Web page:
“It kills me sometimes, how people die”

The recurring character of Death in literature and its significance

I’m sure you have read ‘The Book Thief’ by Markus Zusak, and therefore know what I’m getting at here. But if you haven’t read ‘The Book Thief’, here’s the link: the narrator of this novel is Death himself. He proves to be a surprisingly engaging narrator with his wry humour and unexpectedly philosophical thoughts about the ugliness and beauty within humans. Not only does he comment on his ever changing perception of humans, but also endeavours to correct human perceptions of him. The novel opens with him assuring the reader of his just, amiable character, and at one point in the novel, he claims “Even death has a heart.” This heart is what allows Death to also feel remorse and weariness at having to do his duty of ferrying souls around, whilst simultaneously allowing the reader to empathise with a fairly atypical character. Dare I say it, thanks to Marcus Zusak, Death seems rather… human.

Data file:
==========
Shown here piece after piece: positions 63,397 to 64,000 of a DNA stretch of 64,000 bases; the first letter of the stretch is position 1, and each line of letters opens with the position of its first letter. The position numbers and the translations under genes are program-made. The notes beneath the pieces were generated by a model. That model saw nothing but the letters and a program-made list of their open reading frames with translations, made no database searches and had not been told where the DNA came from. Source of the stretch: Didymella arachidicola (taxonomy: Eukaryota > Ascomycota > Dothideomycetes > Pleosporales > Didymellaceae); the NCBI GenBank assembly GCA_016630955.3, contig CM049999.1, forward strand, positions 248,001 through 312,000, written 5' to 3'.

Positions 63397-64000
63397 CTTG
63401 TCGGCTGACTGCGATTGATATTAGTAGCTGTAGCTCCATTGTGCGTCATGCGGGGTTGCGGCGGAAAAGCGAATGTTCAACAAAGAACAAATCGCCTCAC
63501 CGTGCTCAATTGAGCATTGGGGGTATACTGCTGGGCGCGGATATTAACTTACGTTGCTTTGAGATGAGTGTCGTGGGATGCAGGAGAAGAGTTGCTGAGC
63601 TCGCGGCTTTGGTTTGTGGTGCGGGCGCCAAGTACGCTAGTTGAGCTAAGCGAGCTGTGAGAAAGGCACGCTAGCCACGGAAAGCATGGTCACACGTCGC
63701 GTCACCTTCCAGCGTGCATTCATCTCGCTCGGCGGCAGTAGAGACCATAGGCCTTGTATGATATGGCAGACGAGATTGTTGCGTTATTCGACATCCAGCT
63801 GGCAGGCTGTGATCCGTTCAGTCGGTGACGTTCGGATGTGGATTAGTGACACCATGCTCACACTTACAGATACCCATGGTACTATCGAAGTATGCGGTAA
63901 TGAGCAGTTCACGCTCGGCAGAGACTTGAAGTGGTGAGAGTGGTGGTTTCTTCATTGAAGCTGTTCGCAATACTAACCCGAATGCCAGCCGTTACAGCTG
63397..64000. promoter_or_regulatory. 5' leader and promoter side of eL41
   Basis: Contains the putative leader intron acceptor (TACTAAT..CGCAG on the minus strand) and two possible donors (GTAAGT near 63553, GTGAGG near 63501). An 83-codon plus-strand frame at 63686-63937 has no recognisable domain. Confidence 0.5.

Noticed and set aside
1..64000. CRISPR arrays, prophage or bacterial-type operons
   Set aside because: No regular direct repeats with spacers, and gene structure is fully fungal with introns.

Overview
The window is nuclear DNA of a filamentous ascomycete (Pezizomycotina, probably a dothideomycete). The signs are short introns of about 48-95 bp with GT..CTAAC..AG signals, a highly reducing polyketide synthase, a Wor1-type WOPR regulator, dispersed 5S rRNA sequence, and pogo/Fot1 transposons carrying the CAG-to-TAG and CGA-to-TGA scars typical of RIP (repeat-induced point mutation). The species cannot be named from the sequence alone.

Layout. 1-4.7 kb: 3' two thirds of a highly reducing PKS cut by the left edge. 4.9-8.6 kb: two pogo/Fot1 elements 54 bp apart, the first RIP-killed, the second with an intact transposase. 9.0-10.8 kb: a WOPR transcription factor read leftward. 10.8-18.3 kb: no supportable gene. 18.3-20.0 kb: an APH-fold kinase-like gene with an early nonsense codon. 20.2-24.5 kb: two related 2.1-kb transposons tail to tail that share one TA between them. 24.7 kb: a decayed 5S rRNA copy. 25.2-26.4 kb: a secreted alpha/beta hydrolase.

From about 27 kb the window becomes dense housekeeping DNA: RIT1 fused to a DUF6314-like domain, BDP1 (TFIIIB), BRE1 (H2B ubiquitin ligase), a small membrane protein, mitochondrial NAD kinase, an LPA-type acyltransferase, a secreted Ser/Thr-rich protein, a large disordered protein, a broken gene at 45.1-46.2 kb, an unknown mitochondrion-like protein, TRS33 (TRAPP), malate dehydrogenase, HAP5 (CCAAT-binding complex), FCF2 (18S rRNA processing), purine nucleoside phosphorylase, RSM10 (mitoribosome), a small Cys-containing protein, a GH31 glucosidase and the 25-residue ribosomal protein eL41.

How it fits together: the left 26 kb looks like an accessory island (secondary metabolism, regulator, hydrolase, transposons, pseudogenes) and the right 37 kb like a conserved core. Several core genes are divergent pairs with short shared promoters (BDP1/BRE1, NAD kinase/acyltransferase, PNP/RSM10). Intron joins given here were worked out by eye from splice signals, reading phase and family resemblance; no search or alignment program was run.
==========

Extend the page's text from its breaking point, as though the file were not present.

However, why is there such an obsession with making death a character in literature? In Neil Gaiman’s comic book series, ‘The Sandman’, Death is portrayed as a feisty yet caring young woman, taking an active interest in the lives of the people that she eventually ends. I don’t know about you, but I’m sensing a theme here.

Another example can be found in the novel ‘Their Eyes Were Watching God’ by Zora Neale Hurston, where the protagonist Janie shares her perception of Death. Though the reader is not intimately acquainted with Death in this novel (as they are in ‘The Book Thief’), the reader does get a clear sense of the human qualities Janie imagines him to have. She envisions him living in a house, (seemingly very human), but also shares one strange detail with the reader – how she pictures Death to have huge toes. I’m not going to lie – this really creeped me out. But here we have it again: the obsession with making death a human-like character in literature. Why do we feel the need to do this? Does this familiarisation with death make it less scary?

Maybe it’s to do with our apparent innate human tendency to turn things that we don’t understand into something recognisable to us… or maybe it’s just because some authors thought that being able to talk to death would be pretty cool. Either way, the portrayal of death as something we can relate to never ceases to make a fascinating read.

Neha VI